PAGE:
A major frustration between business units and their enterprise IT organizations is the issue of employee churn. The same issue affects relationships between enterprise IT and third-party service providers. Let’s look at how a company’s talent model affects whether the results of the IT work are consistent with the needs and desires of the business.
Historically, many companies have gone through channels to communicate about services and products with potential consumers. Insurance companies are a great example of this, as they typically go through broker-dealers, agents or wholesalers. But in today’s world where millennials and younger generations want to engage themselves in the buy, exclusively going through channels is not acceptable. Ideally, these consumers look for an e-platform, an experience on their phone or the Internet in which to engage. They like to do the research themselves and like to make their own decisions. But for companies, providing this kind of experience to consumers is far more complicated than it seems at first.
The role of CPOs and their organizations grew over the last 10 to 15 years by institutionalizing consistent disciplines in acquiring products and services. There is no doubt that they made a strong contribution to the earnings of organizations. But in the context of digital technologies and services, the nature of the buying process is changing. Thus, digital transformation poses an existential threat to CPO organizations.
The importance of corporate CPO organizations was based on the foundation that there was tremendous value in introducing consistent disciplines in acquiring products and services. This resulted in a practice of “three bids and a buy,” which is the practice for most current purchasing vehicles and the classic request for proposal process in the case of third-party services. Most products and services, particularly for indirect spend, now are shepherded under the domain of the CPO organization.
The shared services market is growing quickly. US and European firms are either expanding their existing shared service centers (also referred to as “Global in-house Centers” (GICs)) or building new centers. Let’s look at what’s happening and the factors that are driving the growth.
Since the inception of offshored shared services, sometimes referred to as “Global In-house Centers” (GICs), the underlying assumptions were that (a) size matters and (b) the choice of functions (transactional, scale-driven processes) was a driver for gaining offshoring benefits. But the world has changed. The size and functions constraints no longer pose a barrier to entry when building offshore shared services centers.
The assumption that size matters developed because of the complexities and long learning curves in building centers offshore, including:
- Finding leadership
- Negotiating for real estate
- Navigating complex tax regulations
- Understanding cultural differences for talent management
- Navigating the complex telecommunications labyrinth
- Technology barriers to effective collaboration
- Building institutional knowledge about how to transfer work at scale to an offshore party.
These complexities required a minimum level of scale for offshore shared services to justify the investment and deliver value.
In 2019, most of these challenges no longer exist or pose a high barrier for building a new shared service center as they did a few years ago. Several factors evolved to expand opportunities for building shared service centers of all sizes.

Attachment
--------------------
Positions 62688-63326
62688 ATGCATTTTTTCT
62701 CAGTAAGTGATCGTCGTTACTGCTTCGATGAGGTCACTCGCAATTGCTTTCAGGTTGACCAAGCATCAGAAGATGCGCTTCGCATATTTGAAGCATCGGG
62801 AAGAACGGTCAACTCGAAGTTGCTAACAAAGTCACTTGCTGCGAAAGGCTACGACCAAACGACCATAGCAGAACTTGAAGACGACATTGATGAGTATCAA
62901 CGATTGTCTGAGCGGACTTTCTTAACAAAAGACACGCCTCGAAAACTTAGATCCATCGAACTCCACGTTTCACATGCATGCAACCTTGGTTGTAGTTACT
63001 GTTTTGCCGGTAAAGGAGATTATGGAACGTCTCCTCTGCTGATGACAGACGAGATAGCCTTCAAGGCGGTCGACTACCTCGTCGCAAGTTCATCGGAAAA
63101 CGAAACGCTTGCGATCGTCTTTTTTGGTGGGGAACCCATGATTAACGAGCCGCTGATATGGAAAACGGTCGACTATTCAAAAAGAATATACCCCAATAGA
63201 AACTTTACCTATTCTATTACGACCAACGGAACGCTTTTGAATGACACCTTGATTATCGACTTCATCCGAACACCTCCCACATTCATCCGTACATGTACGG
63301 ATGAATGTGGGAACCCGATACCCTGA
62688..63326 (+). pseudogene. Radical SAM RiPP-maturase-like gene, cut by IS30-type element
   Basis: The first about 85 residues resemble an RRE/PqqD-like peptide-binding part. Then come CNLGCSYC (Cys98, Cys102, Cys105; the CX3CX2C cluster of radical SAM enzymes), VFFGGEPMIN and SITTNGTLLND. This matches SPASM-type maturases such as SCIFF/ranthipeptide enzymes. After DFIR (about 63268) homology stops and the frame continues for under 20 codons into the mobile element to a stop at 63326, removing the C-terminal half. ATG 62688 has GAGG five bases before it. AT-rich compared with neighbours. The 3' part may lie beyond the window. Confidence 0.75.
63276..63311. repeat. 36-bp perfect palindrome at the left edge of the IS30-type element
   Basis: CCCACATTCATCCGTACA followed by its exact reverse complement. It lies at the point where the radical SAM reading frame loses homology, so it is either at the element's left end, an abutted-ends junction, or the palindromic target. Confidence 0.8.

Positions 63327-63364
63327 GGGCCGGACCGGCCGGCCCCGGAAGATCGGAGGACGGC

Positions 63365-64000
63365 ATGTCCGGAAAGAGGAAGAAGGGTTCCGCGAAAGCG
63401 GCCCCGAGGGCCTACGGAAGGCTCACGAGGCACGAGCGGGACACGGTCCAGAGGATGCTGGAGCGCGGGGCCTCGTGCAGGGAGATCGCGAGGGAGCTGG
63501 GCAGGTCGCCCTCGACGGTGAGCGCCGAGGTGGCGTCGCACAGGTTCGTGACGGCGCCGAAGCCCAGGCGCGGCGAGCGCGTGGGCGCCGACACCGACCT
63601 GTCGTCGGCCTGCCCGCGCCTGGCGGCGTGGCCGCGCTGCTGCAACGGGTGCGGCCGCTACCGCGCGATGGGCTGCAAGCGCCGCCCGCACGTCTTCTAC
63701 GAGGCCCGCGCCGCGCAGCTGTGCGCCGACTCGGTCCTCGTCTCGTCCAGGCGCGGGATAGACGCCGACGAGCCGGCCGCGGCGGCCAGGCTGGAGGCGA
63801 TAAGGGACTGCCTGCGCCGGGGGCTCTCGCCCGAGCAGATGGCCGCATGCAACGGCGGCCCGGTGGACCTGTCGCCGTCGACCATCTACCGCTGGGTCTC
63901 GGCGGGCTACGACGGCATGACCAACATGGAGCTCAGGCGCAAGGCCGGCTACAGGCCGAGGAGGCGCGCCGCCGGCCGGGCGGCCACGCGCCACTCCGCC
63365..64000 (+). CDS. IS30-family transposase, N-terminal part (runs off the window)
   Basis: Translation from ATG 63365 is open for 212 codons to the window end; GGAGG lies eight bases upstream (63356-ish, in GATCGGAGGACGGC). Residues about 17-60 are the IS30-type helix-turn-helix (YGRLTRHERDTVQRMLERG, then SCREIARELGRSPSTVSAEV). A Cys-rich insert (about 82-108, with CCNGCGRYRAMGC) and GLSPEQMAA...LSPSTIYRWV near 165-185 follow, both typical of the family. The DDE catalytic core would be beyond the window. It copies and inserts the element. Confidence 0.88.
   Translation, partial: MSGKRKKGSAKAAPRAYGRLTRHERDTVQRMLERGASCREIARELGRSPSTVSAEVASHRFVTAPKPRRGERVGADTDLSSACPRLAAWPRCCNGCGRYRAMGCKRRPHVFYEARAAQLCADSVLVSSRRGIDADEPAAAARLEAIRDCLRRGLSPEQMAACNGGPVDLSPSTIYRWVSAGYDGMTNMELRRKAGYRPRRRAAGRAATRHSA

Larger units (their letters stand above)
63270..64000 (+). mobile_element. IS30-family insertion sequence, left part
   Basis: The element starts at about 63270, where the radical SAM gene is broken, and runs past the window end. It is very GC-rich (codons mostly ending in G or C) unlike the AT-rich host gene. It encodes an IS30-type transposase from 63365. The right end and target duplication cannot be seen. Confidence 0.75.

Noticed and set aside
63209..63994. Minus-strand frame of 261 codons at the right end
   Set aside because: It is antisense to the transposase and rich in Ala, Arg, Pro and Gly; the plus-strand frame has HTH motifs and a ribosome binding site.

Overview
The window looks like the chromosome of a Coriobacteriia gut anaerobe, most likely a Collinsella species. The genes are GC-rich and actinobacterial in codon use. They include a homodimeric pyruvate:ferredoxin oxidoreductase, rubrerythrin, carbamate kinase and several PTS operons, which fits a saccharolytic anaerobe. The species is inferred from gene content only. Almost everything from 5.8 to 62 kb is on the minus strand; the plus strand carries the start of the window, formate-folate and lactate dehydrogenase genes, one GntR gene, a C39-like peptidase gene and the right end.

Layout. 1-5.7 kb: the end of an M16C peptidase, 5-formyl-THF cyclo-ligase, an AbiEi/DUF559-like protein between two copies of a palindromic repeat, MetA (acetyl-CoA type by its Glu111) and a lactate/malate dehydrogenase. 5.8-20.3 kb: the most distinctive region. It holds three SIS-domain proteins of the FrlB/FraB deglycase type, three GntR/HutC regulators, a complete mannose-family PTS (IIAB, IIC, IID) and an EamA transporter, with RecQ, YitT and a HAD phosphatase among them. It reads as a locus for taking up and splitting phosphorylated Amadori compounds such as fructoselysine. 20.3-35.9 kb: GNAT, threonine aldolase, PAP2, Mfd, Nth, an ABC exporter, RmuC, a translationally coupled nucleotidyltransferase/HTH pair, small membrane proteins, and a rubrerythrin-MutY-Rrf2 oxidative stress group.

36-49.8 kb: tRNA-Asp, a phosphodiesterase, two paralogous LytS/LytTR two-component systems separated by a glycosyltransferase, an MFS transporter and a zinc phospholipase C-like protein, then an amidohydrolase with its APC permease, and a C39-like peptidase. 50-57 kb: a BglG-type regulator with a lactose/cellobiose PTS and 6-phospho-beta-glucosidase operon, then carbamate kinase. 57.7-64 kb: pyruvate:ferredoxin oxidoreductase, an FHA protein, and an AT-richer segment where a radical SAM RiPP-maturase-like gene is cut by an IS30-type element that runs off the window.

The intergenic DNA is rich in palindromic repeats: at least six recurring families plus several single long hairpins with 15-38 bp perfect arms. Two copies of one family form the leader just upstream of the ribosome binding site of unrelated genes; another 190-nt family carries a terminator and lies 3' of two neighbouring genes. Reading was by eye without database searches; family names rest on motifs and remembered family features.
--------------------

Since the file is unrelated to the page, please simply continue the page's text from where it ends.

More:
For example, sophisticated leadership is readily available. Today, in India or the Philippines, there is a large pool of executives that have successfully built and run shared service units or GICs. When you hire them, they can quickly assemble a complete team across all dimensions to equip a new shared service center.
Likewise, the complexity and difficulty in finding and securing real estate is now dramatically simpler. Offshore facilities today can rely on improved infrastructure and connectivity. Facilities are readily available and often already furnished with real estate brokers ready and able to facilitate the transactions. There is a broad market acceptance that India and the Philippines have good hotels and retail facilities, good food, are safe, and have good air transport.
Advisors now understand the tax treaties. Accountants and lawyers know how to construct the appropriate legal entities (e.g., LLPs vs. wholly owned subsidiaries) and structure them to be tax and compliance efficient. They also understand the government entities and licensing and are eager to assist new entrants.
The services industry’s current level of maturity enables successful practices based on past lessons learned for offshore shared service centers. The philosophies and methodologies to transfer work and run the work effectively are widely available with training available for the uninitiated. Today, we understand the role of the center and how to integrate it with the parent organization. Furthermore, we now have technology tools and collaboration platforms that facilitate remote workforce management.
So, the barrier to entry, which was prevalent earlier, now is dramatically lower. Today, it’s much easier and cheaper to start a new center. This results in two areas of growth for shared service centers:
- Small to mid-sized organizations
- Larger firms moving away from third-party services
Small to Mid-sized Organizations
In the past, companies needed to spread the learning curve and expense over a large number of FTEs and many functions. In addition, technology platforms enable better collaboration, thus dramatically reducing dependence of colocation. These factors change the return on investment or viability of small entities.
Now that the need to scale is reduced, companies can get a strong return, even for sometimes as few as 50 seats, depending on the function. They can also make a significant impact to EBIDTA for their parent companies, even at a much smaller scale.